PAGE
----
Play Therapy in Bethesda, MD
Through Play Therapy at Emily Cook Therapy, you and your child will be able to heal from adverse life experiences, reconnect and improve your bond, and build skills to handle future problems that may come your way. Using this model of therapy, we believe that you and your child have an inherent ability to heal and we are excited to foster that healing with you. We have passionately crafted a special space within our office in downtown Bethesda, MD to meet your child’s needs. In it, you will find a wide variety of activities and toys picked carefully to facilitate healing play. In meeting our space, you may even become tempted to join in the play yourself. In fact, we encourage that you do!
How Can Play Help My Child?
Therapy of all types works best when it meets the client where they are. Traditional therapies for older adolescents and adults is often referred to as “talk therapy”, and relies heavily on processing problems using parts of the brain that are simply not developed yet in children. Play therapy, however, relies on the parts of the brain that hold our imagination, authentic expressions of emotion, implicit emotional memories, and nonverbal communication, all of which are ready and able to do the work for your child! Play therapy works on three levels:
- Play therapy will provide a safe and comfortable space for your child to work out problems at their own pace and with their most natural language — play!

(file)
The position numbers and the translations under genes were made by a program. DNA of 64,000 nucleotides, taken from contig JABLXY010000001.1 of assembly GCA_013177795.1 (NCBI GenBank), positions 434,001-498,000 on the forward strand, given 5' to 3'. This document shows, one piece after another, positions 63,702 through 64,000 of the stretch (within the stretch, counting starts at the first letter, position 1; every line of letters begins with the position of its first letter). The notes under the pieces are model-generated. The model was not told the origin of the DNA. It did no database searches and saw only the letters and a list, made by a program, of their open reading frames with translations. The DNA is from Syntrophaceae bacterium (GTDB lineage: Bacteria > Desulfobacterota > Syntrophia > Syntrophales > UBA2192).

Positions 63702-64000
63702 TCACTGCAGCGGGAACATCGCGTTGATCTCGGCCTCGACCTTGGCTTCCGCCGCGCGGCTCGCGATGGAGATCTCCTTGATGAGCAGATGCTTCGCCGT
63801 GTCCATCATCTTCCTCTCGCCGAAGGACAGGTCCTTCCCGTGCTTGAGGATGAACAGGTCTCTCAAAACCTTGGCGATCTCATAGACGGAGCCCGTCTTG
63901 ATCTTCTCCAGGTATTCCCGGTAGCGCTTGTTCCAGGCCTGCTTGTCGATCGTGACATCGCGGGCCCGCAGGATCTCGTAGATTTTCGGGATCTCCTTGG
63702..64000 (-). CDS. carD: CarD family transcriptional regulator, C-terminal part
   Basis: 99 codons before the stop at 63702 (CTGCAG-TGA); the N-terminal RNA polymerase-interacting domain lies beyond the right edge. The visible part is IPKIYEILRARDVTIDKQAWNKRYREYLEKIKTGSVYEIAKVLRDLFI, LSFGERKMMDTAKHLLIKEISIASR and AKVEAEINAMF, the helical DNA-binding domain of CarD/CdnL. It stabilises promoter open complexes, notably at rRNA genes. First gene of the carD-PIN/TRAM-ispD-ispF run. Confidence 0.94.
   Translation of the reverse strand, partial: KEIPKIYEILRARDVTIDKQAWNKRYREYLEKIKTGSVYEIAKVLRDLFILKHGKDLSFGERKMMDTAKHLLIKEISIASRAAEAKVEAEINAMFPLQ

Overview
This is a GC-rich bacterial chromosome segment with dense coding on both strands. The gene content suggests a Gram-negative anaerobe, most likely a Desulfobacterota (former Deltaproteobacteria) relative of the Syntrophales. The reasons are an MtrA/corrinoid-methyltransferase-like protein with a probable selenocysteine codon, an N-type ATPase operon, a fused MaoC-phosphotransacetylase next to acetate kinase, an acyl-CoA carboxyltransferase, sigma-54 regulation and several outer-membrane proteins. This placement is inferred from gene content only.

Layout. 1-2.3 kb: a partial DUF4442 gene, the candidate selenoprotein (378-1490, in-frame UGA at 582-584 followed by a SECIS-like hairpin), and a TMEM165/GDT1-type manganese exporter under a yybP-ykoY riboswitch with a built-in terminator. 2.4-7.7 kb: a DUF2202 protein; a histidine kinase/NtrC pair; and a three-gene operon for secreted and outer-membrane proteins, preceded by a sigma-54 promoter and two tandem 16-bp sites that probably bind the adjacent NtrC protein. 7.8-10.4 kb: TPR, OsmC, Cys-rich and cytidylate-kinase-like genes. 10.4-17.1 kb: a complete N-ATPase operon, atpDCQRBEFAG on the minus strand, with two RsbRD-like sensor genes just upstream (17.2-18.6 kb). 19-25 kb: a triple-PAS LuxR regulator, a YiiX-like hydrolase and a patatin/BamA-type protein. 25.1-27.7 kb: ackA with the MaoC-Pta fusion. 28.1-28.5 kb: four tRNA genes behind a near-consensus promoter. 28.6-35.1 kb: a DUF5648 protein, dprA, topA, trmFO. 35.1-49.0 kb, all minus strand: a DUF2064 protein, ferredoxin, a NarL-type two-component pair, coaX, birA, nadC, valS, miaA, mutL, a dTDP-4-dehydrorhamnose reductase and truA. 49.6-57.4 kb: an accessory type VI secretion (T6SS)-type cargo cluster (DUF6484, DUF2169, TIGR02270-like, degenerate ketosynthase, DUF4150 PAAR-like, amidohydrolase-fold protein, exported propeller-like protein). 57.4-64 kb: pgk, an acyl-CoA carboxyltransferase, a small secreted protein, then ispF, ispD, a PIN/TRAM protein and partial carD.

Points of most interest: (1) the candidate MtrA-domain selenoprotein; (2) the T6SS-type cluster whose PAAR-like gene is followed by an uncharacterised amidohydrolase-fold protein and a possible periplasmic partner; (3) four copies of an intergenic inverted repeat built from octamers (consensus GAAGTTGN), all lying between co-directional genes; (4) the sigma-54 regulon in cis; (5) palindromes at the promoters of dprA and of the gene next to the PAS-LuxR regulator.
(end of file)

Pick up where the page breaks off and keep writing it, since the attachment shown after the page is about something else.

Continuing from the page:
- Certain play therapy activities will provide practice at important life skills, such as problem solving, frustration tolerance, emotion regulation, and empathy.
- Family play therapy provides your child with warm, deeply meaningful experiences of connection with you, improving their sense of security and therefore their ability to interact with the world.
What Problems Can Play Therapy Help With?
Play therapy may help your child and your family with such issues as:
- ADD or ADHD
- Stress arising from sibling’s challenges (e.g., sibling behavioral problems, sibling medical problems)
- Social impairments
- Insecure attachment
- Family conflict
- Behavioral difficulties
- Low self-esteem
- Abuse and neglect
- Stress arising from medical conditions and chronic illness
- Grief and loss
- Cultural differences
- Stress arising from major life changes (e.g., new house, new school, arrival of a new sibling)
Interested in learning more about play therapy? Read more about about what to expect from play therapy for your child.